The first brief I decided to tackle is for the Dreamworks outreach program. Essentially I have to create a iconic character as a child and an adult. I went with Marco Polo as I figured he would be as far out of my 'comfort zone' as I can get. Also Marco Polo doesn't really have an defining visual characteristics so I felt it would be much more challenging and therefore enlightening to try and depict him as a both a child and an adult.
Brief: Design 2 versions of an iconic character. One version should be the character as a child - between 5 -10 years old. The other version should be the same character as an adult.
Try to choose a character out of your personal ‘comfort zone’ – if you usually design sci-fi warriors/monsters – or young female characters – challenge yourself by choosing a different option for this project.
- Caliban (from The Tempest)
- Marco Polo
- Wyatt Earp
- Maid Marion (from Robin Hood)
- The Wolfman
After you have thoroughly researched your character's previous designs and iconography - and before you start working on your original design - write a brief description of the world your new versions of the character will inhabit. Create a mood board for yourself to refer to when considering details of anatomy/costume.
In particular, ask yourself these questions:
- At what date is this character living?
You may design an updated version of a classic character or place the character in a new environment (eg: Marco Polo as a space explorer) - or keep to the appropriate historical period for him/her.
- What are his/her/its prevailing weather/accommodation/lifestyle conditions?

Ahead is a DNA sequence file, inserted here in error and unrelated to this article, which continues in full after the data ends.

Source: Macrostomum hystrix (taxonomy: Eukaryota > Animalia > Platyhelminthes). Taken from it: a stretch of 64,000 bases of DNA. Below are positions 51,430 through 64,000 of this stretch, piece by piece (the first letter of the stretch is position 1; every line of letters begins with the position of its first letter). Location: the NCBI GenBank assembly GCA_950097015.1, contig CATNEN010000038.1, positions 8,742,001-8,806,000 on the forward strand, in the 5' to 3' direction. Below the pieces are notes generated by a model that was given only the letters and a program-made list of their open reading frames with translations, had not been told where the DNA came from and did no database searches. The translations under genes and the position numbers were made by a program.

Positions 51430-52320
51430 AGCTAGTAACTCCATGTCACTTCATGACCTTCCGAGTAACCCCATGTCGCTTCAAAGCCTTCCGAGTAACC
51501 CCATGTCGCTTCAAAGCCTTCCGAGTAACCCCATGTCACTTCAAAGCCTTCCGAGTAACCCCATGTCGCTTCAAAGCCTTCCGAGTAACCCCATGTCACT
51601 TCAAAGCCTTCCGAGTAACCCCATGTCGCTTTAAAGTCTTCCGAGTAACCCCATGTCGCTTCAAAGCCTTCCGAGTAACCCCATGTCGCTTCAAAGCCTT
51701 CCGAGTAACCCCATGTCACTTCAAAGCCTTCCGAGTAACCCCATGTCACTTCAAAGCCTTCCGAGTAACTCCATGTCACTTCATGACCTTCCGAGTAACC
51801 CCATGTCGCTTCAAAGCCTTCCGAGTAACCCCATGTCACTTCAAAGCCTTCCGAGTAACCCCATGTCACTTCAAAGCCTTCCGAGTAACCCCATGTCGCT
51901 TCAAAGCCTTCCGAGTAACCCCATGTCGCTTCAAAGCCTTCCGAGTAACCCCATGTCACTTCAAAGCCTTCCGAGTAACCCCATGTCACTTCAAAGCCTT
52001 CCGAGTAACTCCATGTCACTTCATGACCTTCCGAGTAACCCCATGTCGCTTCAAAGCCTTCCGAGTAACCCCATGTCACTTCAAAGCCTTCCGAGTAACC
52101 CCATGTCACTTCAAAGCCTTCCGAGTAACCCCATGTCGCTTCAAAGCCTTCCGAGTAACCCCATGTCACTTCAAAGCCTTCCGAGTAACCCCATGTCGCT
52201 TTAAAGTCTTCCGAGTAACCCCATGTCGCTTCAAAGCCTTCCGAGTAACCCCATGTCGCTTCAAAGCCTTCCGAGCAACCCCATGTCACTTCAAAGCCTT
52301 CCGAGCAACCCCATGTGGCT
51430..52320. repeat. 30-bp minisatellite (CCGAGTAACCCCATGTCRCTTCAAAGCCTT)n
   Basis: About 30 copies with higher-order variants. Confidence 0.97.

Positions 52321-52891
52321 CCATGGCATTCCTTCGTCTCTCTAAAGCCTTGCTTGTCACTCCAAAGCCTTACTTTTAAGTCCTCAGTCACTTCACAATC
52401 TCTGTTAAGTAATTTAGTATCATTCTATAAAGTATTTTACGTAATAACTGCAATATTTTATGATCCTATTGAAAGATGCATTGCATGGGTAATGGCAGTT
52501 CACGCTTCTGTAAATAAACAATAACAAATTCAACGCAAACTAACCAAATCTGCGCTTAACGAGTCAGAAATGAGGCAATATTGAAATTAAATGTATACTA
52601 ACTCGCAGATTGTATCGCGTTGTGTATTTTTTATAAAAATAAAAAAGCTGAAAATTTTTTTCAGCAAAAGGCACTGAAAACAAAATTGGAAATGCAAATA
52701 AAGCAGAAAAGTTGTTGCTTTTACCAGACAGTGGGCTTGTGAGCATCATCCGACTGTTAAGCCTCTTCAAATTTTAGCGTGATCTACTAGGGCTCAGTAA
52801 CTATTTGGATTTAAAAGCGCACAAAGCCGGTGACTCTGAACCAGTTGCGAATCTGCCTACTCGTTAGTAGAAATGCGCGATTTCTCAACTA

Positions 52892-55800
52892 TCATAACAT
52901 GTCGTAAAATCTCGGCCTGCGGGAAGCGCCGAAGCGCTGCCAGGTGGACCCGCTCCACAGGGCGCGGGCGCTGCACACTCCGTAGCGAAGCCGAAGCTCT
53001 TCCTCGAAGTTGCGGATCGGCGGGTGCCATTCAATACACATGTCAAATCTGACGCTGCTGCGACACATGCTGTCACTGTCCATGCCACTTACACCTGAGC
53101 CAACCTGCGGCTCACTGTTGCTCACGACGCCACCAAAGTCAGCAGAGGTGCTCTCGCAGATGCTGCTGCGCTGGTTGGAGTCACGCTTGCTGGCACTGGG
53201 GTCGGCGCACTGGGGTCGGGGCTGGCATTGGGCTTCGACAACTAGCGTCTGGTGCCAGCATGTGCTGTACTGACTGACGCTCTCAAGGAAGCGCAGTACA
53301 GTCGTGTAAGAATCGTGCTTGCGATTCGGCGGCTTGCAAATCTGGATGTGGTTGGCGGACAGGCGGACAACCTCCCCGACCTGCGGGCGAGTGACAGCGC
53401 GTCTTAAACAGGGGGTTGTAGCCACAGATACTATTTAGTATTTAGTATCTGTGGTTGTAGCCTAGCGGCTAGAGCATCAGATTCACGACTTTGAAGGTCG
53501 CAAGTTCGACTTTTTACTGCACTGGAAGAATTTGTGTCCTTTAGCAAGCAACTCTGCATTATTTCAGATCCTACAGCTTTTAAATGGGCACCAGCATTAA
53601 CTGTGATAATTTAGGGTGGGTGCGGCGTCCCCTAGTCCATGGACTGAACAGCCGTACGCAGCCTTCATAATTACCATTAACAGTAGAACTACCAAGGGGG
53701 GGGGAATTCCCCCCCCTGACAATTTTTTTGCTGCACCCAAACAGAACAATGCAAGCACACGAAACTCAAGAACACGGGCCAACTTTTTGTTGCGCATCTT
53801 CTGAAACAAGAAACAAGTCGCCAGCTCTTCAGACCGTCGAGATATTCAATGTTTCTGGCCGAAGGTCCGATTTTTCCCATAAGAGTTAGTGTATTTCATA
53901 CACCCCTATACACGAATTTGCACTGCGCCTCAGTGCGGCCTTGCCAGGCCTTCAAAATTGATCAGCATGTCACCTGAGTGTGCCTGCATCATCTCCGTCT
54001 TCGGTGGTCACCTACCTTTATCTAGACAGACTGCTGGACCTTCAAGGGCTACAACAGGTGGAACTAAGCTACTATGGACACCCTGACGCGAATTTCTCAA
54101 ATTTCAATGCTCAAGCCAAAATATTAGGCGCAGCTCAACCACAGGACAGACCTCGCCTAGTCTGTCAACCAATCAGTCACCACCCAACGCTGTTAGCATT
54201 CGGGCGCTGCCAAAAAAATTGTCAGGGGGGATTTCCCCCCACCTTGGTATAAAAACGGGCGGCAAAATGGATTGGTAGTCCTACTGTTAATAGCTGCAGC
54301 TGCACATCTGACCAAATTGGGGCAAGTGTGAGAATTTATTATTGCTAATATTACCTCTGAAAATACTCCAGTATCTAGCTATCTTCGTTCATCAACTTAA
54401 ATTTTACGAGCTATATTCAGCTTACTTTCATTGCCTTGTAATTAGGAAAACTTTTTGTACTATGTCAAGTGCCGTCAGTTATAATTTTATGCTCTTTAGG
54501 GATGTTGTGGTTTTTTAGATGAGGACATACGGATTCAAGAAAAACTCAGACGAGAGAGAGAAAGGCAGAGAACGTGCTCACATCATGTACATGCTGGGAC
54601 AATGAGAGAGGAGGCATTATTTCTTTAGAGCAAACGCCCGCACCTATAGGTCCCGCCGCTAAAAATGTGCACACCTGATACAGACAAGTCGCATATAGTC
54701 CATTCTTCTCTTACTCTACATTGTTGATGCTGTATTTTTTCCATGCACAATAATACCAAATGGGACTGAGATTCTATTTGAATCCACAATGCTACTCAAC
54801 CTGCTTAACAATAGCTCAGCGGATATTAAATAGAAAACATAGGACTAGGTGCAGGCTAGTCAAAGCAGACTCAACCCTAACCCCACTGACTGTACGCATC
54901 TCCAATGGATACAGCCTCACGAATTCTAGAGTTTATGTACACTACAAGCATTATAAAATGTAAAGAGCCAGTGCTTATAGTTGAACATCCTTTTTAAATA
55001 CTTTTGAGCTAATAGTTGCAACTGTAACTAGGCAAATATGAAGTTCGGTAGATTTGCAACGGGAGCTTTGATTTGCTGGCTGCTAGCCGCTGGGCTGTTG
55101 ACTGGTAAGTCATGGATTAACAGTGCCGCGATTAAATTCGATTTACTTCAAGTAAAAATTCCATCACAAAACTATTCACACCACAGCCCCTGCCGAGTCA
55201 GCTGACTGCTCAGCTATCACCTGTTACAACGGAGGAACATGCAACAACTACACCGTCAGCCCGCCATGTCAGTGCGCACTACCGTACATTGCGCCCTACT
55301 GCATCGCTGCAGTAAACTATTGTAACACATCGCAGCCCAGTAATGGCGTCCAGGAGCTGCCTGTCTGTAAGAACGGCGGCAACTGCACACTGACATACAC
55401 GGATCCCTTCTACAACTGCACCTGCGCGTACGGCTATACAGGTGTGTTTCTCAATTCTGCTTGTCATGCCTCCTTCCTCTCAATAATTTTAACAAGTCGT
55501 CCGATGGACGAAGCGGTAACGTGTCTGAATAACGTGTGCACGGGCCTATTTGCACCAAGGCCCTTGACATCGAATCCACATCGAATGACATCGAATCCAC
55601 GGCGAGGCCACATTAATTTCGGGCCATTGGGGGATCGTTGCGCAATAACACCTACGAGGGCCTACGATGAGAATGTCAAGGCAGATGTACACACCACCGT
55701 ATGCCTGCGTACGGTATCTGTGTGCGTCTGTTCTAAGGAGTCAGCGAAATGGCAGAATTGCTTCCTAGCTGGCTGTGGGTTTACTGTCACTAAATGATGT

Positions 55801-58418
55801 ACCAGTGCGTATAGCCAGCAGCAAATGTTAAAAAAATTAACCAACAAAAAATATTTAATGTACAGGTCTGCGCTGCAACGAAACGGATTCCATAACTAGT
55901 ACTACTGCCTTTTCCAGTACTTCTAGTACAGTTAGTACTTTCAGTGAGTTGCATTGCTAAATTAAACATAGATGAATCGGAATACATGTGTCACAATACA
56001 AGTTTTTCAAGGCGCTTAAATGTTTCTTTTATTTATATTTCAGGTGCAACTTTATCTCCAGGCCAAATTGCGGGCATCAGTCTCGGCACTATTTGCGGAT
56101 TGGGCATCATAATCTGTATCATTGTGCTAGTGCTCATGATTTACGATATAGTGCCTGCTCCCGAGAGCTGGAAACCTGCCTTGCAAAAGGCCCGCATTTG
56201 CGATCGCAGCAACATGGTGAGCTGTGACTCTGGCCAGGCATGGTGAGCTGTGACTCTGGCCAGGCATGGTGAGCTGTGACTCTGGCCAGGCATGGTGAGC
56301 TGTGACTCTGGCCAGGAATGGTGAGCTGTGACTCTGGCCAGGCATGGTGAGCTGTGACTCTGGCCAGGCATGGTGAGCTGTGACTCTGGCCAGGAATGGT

How will this environment influence clothing/weapons/physique?
- How will the environment affect the character’s appearance?
Example - in How to Train Your Dragon some of the key action sequences take place underwater - so aquatic dragons were also designed. The Avatar sequel also takes place under water - lots of interesting design possibilities there!
Remember that, although this is your original design - the character design should still be recognisable as the source character.
Example - updated versions of Alice in Wonderland (there have recently been several) tend to reference iconic 'Alice' design elements such as long hair, blue dress, apron etc.
Note how leading character designers such as Iain McCaig reference costume elements from different cultures/historic periods to give sense of authenticity to futuristic designs (Queen Amidala/Jedi Knights).
If you choose to create a non-human character such as Caliban or the Wolfman make sure the anatomy - however fantastic - is believable - do thorough research before starting designs.